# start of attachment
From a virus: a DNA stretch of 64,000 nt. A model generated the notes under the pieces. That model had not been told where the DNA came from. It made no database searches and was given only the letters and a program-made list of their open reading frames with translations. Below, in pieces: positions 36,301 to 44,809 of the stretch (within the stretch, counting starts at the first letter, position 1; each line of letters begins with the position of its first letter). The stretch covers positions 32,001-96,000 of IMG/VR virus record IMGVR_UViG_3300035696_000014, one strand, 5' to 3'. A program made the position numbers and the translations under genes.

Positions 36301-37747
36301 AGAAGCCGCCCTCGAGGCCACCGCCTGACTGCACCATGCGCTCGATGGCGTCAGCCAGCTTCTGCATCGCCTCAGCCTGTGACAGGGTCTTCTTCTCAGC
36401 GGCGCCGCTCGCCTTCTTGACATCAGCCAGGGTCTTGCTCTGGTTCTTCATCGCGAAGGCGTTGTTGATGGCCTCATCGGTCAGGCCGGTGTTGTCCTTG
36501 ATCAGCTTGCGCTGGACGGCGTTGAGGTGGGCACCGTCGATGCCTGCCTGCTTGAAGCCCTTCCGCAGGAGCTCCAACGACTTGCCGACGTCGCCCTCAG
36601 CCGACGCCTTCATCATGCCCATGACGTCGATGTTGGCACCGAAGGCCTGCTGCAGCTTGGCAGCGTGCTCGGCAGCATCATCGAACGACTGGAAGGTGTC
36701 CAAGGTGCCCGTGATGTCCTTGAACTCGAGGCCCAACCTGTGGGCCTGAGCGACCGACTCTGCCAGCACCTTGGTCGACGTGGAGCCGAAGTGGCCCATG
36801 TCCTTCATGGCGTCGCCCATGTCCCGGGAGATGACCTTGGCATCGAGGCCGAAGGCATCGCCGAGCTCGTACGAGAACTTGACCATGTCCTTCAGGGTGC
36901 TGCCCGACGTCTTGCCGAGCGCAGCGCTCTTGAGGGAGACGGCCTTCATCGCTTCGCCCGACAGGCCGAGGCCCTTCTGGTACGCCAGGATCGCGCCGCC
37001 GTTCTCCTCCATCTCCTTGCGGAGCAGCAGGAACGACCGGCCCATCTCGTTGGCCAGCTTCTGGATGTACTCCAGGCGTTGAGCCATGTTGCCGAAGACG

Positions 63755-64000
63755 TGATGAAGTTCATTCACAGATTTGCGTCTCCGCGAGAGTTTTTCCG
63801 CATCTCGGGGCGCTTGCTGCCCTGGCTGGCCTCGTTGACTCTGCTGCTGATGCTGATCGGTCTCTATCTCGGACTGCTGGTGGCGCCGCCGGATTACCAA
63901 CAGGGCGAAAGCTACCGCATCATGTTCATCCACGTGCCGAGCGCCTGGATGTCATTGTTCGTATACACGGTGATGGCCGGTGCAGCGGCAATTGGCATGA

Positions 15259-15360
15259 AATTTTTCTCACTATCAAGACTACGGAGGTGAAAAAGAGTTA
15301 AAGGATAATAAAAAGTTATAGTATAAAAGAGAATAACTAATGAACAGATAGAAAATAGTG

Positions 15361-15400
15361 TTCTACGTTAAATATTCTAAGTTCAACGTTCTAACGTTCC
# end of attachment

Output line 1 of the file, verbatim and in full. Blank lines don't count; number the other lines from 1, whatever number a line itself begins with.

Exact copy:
From a virus: a DNA stretch of 64,000 nt. A model generated the notes under the pieces. That model had not been told where the DNA came from. It made no database searches and was given only the letters and a program-made list of their open reading frames with translations. Below, in pieces: positions 36,301 to 44,809 of the stretch (within the stretch, counting starts at the first letter, position 1; each line of letters begins with the position of its first letter). The stretch covers positions 32,001-96,000 of IMG/VR virus record IMGVR_UViG_3300035696_000014, one strand, 5' to 3'. A program made the position numbers and the translations under genes.